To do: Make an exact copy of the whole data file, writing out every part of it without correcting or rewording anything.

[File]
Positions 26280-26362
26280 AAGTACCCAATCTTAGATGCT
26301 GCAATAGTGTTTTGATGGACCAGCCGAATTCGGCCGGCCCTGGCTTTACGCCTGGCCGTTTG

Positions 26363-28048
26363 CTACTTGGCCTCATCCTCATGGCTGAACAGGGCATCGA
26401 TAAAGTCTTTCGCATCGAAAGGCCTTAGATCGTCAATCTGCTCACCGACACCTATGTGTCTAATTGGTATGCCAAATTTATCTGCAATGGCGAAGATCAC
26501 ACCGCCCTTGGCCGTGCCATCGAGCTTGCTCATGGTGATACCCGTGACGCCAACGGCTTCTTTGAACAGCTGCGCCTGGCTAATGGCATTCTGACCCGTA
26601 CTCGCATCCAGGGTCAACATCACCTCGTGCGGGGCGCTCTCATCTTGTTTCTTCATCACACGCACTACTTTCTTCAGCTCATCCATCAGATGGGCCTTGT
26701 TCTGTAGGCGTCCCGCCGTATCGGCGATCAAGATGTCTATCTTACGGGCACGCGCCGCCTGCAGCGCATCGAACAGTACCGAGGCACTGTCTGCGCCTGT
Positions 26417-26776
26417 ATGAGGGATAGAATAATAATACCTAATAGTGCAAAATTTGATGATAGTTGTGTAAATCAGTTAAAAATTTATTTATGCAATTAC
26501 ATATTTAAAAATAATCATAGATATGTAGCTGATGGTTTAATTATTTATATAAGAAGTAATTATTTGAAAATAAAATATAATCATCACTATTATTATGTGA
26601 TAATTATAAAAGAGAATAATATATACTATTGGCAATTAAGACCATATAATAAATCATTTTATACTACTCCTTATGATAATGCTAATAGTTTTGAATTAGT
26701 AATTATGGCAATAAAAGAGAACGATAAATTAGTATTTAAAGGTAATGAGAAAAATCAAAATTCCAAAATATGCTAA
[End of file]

Positions 26280-26362
26280 AAGTACCCAATCTTAGATGCT
26301 GCAATAGTGTTTTGATGGACCAGCCGAATTCGGCCGGCCCTGGCTTTACGCCTGGCCGTTTG

Positions 26363-28048
26363 CTACTTGGCCTCATCCTCATGGCTGAACAGGGCATCGA
26401 TAAAGTCTTTCGCATCGAAAGGCCTTAGATCGTCAATCTGCTCACCGACACCTATGTGTCTAATTGGTATGCCAAATTTATCTGCAATGGCGAAGATCAC
26501 ACCGCCCTTGGCCGTGCCATCGAGCTTGCTCATGGTGATACCCGTGACGCCAACGGCTTCTTTGAACAGCTGCGCCTGGCTAATGGCATTCTGACCCGTA
26601 CTCGCATCCAGGGTCAACATCACCTCGTGCGGGGCGCTCTCATCTTGTTTCTTCATCACACGCACTACTTTCTTCAGCTCATCCATCAGATGGGCCTTGT
26701 TCTGTAGGCGTCCCGCCGTATCGGCGATCAAGATGTCTATCTTACGGGCACGCGCCGCCTGCAGCGCATCGAACAGTACCGAGGCACTGTCTGCGCCTGT
Positions 26417-26776
26417 ATGAGGGATAGAATAATAATACCTAATAGTGCAAAATTTGATGATAGTTGTGTAAATCAGTTAAAAATTTATTTATGCAATTAC
26501 ATATTTAAAAATAATCATAGATATGTAGCTGATGGTTTAATTATTTATATAAGAAGTAATTATTTGAAAATAAAATATAATCATCACTATTATTATGTGA
26601 TAATTATAAAAGAGAATAATATATACTATTGGCAATTAAGACCATATAATAAATCATTTTATACTACTCCTTATGATAATGCTAATAGTTTTGAATTAGT
26701 AATTATGGCAATAAAAGAGAACGATAAATTAGTATTTAAAGGTAATGAGAAAAATCAAAATTCCAAAATATGCTAA